Bonking. When inadequate hydration and electrolyte management caught up with me, I didn’t have the focus to work through the nausea and correct the imbalances, and allow myself to recover. Despite having plenty of time to rest and still finish the race, I dropped out at the 56K mark, done in by a combination of things, but above all, insufficient mental discipline.

Yeah, that pretty much covers it.

Yeah, those tabs pretty much covered it.

Over the subsequent year I fixed the bonking problem, but as Woodstock 2015 approached I still worried that I needed a way to handle the mental challenge of those loops in the dark. Help came from an unexpected and last-minute source.

The night before the race I went to a local runner’s clinic on handling long runs. Most of the advice I’d heard before, but one comment stood out: the need to shut the brain off.

Not completely, naturally; a trail run requires being alert to the course and your physical condition at all times. What needs shutting off is the mental chatter – the continuous stream of trivial thoughts, especially the negative self talk and worries. So I would work on getting into a “zone” – a disciplined, quiet mind, at peace with itself and living entirely in the moment. Here’s how I applied it.

One flag at a time.

How do you finish 100K? One flag at a time.

– I created a mantra for myself: Focus on the trail in front of you. The milestones will come. Every time I began to fret about how much distance I had left, I silently repeated this mantra and I would settle back into the zone.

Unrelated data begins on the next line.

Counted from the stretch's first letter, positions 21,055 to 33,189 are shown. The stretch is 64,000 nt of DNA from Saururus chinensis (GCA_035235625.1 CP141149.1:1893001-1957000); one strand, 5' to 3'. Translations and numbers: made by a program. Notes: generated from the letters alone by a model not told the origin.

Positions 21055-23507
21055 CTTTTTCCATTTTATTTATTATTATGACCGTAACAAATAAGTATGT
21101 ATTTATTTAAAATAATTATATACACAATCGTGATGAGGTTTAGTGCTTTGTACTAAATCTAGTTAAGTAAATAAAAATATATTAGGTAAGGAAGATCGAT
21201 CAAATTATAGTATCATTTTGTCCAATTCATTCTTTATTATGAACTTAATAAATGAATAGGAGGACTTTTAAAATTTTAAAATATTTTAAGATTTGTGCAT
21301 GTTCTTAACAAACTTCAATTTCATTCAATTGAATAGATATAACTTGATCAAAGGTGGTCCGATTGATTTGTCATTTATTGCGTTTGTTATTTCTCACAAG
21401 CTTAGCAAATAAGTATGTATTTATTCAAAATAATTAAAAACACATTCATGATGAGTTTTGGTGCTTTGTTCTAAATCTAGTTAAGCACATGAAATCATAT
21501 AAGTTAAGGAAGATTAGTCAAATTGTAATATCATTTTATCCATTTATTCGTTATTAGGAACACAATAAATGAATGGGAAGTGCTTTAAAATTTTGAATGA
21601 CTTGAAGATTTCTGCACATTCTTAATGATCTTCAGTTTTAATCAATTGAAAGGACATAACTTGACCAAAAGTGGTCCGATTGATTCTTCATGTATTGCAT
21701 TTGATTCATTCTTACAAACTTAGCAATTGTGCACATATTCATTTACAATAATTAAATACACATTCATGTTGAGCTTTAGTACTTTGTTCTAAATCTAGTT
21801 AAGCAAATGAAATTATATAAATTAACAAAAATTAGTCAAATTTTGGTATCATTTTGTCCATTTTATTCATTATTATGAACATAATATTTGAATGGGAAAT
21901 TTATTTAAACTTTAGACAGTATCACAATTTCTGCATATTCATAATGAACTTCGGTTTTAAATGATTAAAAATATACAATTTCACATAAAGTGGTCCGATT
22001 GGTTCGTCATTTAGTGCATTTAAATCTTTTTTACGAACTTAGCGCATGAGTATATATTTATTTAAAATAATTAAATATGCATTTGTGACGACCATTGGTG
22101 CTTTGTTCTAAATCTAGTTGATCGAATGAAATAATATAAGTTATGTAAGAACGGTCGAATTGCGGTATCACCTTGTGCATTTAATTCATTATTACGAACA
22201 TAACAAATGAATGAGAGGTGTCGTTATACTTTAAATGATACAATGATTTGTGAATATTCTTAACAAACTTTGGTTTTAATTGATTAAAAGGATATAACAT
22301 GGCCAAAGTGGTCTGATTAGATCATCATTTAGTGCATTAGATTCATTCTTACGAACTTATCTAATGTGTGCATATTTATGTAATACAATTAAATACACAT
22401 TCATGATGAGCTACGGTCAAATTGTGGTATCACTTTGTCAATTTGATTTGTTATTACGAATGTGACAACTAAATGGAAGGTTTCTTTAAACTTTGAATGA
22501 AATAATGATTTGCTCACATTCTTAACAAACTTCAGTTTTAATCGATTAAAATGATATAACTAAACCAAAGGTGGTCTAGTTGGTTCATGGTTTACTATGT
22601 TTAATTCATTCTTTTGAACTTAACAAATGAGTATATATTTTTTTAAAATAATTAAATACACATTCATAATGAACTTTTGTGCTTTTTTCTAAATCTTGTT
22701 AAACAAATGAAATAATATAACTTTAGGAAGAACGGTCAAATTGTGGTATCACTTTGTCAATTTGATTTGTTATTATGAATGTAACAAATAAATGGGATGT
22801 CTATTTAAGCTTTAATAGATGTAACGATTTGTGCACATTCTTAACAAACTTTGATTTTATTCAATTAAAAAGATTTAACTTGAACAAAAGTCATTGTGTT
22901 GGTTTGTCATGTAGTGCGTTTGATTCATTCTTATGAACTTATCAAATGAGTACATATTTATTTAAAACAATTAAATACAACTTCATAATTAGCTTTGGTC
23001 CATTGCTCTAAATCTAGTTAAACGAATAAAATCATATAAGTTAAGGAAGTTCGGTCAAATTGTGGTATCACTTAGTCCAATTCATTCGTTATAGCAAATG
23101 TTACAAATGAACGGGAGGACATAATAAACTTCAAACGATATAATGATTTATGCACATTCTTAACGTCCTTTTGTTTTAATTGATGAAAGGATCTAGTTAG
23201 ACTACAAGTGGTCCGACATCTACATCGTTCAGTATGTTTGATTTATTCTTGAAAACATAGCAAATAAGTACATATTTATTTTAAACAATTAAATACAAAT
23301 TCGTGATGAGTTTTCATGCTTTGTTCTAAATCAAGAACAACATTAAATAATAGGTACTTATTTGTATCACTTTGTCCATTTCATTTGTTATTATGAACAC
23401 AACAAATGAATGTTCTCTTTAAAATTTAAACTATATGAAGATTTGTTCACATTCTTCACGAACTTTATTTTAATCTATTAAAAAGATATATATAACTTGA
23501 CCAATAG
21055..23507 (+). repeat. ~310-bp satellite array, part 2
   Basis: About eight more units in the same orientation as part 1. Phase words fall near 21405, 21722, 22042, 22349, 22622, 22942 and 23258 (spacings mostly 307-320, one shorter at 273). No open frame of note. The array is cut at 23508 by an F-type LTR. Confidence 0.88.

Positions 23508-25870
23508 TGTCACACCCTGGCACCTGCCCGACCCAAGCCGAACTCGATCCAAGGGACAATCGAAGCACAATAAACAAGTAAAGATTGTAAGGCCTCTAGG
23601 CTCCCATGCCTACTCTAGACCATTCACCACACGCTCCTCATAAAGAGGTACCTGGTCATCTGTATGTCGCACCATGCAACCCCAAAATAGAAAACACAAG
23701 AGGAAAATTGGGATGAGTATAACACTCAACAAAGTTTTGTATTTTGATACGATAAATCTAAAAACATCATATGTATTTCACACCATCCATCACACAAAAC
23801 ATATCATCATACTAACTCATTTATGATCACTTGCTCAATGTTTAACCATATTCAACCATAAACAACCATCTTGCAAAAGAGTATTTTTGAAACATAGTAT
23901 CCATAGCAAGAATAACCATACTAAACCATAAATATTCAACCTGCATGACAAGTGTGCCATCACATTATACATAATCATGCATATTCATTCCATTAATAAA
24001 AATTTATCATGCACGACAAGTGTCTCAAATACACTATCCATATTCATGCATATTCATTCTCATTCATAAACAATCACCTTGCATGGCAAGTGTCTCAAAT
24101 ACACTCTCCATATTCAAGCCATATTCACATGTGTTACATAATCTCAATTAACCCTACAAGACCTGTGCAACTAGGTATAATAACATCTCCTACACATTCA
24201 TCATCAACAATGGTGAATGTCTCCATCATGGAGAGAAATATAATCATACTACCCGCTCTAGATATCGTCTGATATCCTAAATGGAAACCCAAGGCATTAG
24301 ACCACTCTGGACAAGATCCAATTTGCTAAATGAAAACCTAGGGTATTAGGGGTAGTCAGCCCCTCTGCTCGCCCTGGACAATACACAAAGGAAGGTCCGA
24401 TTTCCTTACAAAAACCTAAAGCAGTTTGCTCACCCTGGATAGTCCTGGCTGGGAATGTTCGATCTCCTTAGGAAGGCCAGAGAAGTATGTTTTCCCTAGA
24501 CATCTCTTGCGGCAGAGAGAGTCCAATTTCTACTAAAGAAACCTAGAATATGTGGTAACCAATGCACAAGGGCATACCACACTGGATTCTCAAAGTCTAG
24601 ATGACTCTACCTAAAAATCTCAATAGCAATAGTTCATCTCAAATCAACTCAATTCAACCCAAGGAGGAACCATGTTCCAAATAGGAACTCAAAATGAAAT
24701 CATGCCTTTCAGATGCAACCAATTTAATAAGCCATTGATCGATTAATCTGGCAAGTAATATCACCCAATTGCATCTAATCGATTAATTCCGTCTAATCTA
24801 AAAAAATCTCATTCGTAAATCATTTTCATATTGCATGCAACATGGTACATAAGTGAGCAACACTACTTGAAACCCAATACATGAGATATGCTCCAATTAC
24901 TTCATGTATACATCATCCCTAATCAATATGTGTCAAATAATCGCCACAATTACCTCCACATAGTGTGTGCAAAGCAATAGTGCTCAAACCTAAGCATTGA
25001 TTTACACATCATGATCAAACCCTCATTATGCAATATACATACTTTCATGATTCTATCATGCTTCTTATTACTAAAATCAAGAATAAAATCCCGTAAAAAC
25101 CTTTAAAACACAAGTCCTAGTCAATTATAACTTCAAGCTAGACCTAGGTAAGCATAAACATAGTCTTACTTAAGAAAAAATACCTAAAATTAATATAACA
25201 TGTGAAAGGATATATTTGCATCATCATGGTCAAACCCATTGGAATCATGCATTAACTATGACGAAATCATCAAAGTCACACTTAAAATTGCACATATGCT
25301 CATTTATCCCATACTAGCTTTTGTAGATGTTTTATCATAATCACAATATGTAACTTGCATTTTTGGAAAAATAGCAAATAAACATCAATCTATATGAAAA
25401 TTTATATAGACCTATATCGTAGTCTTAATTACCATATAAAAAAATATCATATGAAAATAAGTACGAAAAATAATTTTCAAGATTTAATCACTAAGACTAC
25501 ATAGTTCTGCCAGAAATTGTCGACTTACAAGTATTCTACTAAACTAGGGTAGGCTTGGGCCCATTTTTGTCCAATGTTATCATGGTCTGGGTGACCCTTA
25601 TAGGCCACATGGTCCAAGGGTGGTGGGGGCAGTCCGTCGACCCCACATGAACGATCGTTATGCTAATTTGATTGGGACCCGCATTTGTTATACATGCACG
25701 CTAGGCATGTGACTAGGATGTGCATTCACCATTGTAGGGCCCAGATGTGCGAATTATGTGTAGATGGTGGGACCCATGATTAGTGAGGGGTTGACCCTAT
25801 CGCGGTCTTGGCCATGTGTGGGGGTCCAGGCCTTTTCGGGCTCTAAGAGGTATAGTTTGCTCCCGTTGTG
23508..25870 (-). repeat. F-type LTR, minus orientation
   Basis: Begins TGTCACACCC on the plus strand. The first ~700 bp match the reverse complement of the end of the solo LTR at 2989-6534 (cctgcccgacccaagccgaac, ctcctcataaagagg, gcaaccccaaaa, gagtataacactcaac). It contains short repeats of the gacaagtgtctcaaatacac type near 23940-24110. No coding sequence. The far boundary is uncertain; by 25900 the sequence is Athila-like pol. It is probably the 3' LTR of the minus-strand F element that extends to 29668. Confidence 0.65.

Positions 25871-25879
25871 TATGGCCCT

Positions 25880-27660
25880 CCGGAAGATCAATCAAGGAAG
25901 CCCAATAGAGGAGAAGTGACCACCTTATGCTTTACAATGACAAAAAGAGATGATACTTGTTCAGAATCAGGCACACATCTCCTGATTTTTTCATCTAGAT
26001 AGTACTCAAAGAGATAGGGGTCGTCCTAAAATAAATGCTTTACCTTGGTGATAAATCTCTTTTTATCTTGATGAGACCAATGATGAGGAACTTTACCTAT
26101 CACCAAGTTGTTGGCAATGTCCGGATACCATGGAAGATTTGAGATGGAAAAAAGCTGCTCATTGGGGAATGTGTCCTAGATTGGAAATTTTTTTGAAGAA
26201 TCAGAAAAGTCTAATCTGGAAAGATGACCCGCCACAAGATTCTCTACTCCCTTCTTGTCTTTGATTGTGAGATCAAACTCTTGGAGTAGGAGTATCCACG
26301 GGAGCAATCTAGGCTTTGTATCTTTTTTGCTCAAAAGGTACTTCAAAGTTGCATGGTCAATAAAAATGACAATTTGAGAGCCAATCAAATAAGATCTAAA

– During the stretches when the aid station seemed light-years away, I would remind myself, It’s really not that far. It just seems longer. I even used it when I passed a runner on that interminable second segment. “Man, they must have moved the aid station,” he said. I assured him out loud what I’d been telling myself silently.

– When I tripped over roots or rocks I told myself firmly that it was over and in the past. Then I’d forget about it. If that didn’t work I would stop and walk until I returned to the zone. Running is a happy activity for me; I would not run angry.

– When pain came in my feet, legs, or shoulder, I did not fight it. I acknowledged it was there, embraced it as part of the experience, and let it go.

– Staying hydrated and salted kept me on an even keel. I had no nausea or swings of equilibrium to deal with. But just in case, I was prepared this time to deal with it. As I overheard one pacer telling his runner, “You’re not having a bad race. You’re having a bad moment. You will get through it.”

marathon-sticker

The results exceeded my highest expectations. I stayed in a steady, positive mental state throughout the race. And one week later I’m still on that high. Maybe I should do this more often?

Make More Mistakes

Woodstock 100K: The Thrill of Victory, and the Agony of De Feet

MY FIRST EVER 100K FINISH!

I finished in the dark, so my starting line photo will have to do!

I finished in the dark, so my starting line photo will have to do!

Run Woodstock, “a weekend of peace, love, music and running,” has become my favorite annual event. Despite some brutal conditions over the years, including swamp-like trails, thunderstorms, and falling trees, it’s always a laid-back and joyful atmosphere. Out on the trails the runners encourage each other throughout, and the campers cheer on the runners as they finish each stage.

Approaching Finish Line 2

Woodstock 2013 - camp

The course is a roughly 16-mile loop through the Pinckney trails, with some dirt roads, and four aid stations. The 50K race is two loops, 50 miles three, 100K four, and 100 miles six. Severe chafing, 90+ degree heat, and dehydration did me in at the 56K mark last year, but with July’s success at the sweltering Voyageur Trail 50, I felt ready to stuff that DNF into the compost heap of history. (*)